"pike." Oxford Dictionary of Rhymes. . Retrieved August 21, 2018 from Encyclopedia.com: http://www.encyclopedia.com/humanities/dictionaries-thesauruses-pictures-and-press-releases/pike-0

Learn more about citation styles

Citation styles

Encyclopedia.com gives you the ability to cite reference entries and articles according to common styles from the Modern Language Association (MLA), The Chicago Manual of Style, and the American Psychological Association (APA).

Within the “Cite this article” tool, pick a style to see how all available information looks when formatted according to that style. Then, copy and paste the text into your bibliography or works cited list.

Because each style has its own formatting nuances that evolve over time and not all information is available for every reference entry or article, Encyclopedia.com cannot guarantee each citation it generates. Therefore, it’s best to use Encyclopedia.com citations as a starting point before checking the style against your school or publication’s requirements and the most-recent information available at these sites:

Modern Language Association

http://www.mla.org/style

The Chicago Manual of Style

http://www.chicagomanualofstyle.org/tools_citationguide.html

American Psychological Association

http://apastyle.apa.org/

Notes:
  • Most online reference entries and articles do not have page numbers. Therefore, that information is unavailable for most Encyclopedia.com content. However, the date of retrieval is often important. Refer to each style’s convention regarding the best way to format page numbers and retrieval dates.
  • In addition to the MLA, Chicago, and APA styles, your school, university, publication, or institution may have its own requirements for citations. Therefore, be sure to refer to those guidelines when editing your bibliography or works cited list.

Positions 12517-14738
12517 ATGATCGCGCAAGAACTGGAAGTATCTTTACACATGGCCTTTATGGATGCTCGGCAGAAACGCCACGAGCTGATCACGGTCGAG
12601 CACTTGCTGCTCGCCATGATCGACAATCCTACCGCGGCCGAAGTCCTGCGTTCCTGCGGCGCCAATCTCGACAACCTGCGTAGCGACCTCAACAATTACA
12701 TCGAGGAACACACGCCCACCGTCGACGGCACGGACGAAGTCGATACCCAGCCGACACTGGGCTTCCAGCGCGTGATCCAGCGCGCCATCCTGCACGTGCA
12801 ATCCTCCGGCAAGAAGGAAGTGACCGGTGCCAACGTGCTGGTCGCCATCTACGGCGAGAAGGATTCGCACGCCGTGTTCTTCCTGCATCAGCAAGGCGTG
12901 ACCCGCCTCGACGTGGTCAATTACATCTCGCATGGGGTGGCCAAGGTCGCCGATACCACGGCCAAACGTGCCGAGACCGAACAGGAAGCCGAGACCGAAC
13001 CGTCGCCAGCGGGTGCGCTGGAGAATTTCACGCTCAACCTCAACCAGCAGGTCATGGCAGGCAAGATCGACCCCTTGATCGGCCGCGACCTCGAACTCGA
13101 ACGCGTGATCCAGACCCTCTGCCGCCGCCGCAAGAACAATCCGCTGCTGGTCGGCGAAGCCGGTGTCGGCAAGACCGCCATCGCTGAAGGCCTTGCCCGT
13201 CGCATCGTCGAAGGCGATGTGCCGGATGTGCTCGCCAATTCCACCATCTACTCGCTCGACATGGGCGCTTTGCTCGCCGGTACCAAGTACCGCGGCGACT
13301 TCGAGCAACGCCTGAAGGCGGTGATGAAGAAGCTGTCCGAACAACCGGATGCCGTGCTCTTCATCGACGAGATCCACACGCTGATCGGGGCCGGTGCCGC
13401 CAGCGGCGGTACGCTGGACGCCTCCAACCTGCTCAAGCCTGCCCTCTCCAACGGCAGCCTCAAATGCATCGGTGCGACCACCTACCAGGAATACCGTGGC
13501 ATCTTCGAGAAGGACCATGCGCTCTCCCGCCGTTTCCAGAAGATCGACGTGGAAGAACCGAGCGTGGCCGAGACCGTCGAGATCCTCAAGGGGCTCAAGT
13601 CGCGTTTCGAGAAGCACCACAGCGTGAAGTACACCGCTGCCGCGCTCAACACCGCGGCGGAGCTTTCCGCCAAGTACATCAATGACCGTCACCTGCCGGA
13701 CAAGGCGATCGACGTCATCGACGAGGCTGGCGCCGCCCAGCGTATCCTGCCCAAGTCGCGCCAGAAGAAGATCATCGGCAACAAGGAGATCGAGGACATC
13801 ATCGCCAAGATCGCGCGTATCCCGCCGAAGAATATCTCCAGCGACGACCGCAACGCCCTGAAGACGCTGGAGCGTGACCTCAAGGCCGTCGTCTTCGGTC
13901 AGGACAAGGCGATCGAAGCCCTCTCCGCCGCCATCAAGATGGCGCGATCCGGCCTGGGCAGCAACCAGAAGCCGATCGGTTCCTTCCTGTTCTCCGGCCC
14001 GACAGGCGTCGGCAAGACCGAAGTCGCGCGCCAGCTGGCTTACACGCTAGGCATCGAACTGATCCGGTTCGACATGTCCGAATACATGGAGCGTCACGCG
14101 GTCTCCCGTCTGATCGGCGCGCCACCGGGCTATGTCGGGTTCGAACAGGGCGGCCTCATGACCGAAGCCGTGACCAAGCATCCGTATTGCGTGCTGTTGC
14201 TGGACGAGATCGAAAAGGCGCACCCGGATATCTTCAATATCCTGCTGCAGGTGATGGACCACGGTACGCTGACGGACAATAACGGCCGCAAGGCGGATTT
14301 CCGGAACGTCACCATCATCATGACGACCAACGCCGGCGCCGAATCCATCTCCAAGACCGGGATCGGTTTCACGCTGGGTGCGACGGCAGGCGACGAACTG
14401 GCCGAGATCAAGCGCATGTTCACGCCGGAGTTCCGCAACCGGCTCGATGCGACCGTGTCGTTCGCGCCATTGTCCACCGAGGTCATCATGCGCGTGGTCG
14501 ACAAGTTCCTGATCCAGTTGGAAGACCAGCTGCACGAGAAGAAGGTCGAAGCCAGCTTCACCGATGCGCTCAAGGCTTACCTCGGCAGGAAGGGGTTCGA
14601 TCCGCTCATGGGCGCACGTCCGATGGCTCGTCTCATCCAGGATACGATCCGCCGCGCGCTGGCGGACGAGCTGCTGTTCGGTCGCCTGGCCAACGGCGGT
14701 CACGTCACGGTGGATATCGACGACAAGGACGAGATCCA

Pike

Pike

Pike are large carnivorous species of bony fish in the genus Esox in the family Esocidae. Pike occur in static and slowly flowing fresh-water habitats, throughout most of Europe, northern Asia, and North America.

Pike have a relatively long, streamlined, fusiform body, adapted to swimming in rapid bursts to catch their prey consisting of smaller fish (including other pike), amphibians, crayfish, small mammals, and even ducklings. The fins of pike are soft-rayed, and the dorsal and ventral fins are situated relatively far back on the body. Pike have large mouths, with the jaw joint extending far back on the head, commonly to behind the eye. The mouth is armed with numerous, needle-like teeth. Pike normally hunt by ambushlying quietly in beds of aquatic plants or other cover until prey comes close and seizing it by a rapid strike.

The largest individuals of northern pike (Esox lucius ) are enormous animals from eastern Siberia, that weigh from 77-154 lb (35-70 kgas much as an average human). More typically, adults of this species can weigh up to 33 lb (15 kg), but most weigh considerably less. The largest individual pikes are females, which may exceed 60 years of age.

Pike spawn in the spring in shallow water habitats. The largest females are also the most fecund, and can lay more than one million eggs.

The northern pike or jackfish (E. lucius ) is the most widespread species in this family, occurring both in northern Eurasia and North America. Other species in North America include the chain pickerel (E. niger ) and pickerel (E. americanus ) in the east, the grass pick-erel (E. verniculatus ) in the central and southern parts of the continent, and the muskellunge (E. masquinongy ) in the Great Lakes and nearby lakes, which can achieve a weight of 110 lb (50 kg). The Amur pike (E. reicherti ) occurs in parts of central Siberia.